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Research Coins: Printed Auction

 
Sale: Triton VII, Lot: 444. Estimate $150. 
Closing Date: Monday, 12 January 2004. 
Sold For $220. This amount does not include the buyer’s fee.

KINGS of PARTHIA. Mithradates IV. 58/7 - 54/3 BC. AR Drachm (4.09 gm). Rhagae mint. Diademed bust left / BACILEWC MEGGALOU(sic) [A]PC-AKO[U] DIKAIOU EPIFANOUC QEOUEUPATOROU FILELLHNO[C], Arsakes I seated right on throne, holding bow; monogram below bow. Sellwood 40.6 var. (legend); Shore -; BMC Parthia pg. 62, 9 var. (same); MACW -. Toned EF. ($150)

Ex Peus 337 (3-9 November 1993), lot 204.

Of the two sons of Phraates, the first to mount the Parthian throne was Mithradates IV. However, his authority was soon disputed by Orodes II, whose illustrious general, Surena, eventually defeated and captured Mithradates. We are told by Justin (42.4.4) that charged with conspiracy against Parthia for seeking Roman assistance, Mithradates was at once executed on the order of Orodes.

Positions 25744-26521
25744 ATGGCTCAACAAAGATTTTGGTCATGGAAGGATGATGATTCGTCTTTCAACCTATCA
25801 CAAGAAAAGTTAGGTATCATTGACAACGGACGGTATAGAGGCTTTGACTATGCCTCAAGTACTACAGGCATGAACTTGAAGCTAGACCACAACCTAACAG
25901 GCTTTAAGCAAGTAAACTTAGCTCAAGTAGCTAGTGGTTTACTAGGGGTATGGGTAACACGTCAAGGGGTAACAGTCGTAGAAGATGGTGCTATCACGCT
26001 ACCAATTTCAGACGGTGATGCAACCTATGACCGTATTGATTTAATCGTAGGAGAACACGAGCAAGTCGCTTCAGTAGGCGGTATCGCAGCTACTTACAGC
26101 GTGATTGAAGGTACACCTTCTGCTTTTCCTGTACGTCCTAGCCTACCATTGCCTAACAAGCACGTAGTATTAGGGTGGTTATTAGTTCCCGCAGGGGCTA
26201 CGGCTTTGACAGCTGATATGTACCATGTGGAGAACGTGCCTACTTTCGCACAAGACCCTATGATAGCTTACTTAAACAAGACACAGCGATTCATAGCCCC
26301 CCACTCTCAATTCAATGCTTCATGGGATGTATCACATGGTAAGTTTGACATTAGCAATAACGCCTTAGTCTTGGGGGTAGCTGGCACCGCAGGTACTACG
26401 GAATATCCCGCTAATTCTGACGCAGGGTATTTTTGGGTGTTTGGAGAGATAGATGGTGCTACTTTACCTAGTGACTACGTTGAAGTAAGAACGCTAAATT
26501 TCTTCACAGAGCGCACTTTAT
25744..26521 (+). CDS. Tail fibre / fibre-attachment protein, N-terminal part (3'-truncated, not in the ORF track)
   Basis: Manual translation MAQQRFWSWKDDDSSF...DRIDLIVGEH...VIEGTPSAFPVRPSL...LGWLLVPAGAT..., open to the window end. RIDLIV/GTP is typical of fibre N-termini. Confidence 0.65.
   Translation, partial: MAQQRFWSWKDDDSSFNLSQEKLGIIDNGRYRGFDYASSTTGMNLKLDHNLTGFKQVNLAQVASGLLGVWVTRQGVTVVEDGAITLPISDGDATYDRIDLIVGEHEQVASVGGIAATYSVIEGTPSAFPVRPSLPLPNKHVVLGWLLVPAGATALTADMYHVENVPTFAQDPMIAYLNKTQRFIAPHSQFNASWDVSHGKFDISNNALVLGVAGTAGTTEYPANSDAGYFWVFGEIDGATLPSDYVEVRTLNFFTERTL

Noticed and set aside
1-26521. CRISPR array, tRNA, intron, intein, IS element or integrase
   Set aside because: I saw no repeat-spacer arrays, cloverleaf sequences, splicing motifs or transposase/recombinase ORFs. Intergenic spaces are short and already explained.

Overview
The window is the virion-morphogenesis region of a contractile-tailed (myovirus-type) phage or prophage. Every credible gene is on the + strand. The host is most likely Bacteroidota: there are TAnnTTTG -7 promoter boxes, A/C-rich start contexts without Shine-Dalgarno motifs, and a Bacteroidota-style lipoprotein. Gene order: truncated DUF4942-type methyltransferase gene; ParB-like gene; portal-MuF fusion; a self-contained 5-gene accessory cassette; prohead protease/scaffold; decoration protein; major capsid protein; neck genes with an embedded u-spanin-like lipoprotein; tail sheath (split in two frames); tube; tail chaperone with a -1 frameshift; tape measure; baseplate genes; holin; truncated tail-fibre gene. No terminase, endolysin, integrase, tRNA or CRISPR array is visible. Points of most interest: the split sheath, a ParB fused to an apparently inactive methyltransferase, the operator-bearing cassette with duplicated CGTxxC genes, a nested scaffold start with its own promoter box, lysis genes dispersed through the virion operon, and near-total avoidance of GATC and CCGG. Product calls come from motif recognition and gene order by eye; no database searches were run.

Dr. Assar has taken the S44 tetradrachm type with the epithet KTISTHS “the Founder” as the initial coinage of Mithradates, marking the beginning of his rule in Babylonia. This was followed by S40 and S41 drachms in Parthia and ended with the S41.1 tetradrachms and S41.17 drachms with his personal name on the former and the unusual epithet “also called (or nicknamed) son of Phraates” on the latter. It is possible that of the two brothers, Mithradates was an adopted son while Orodes was the natural son of Phraates III.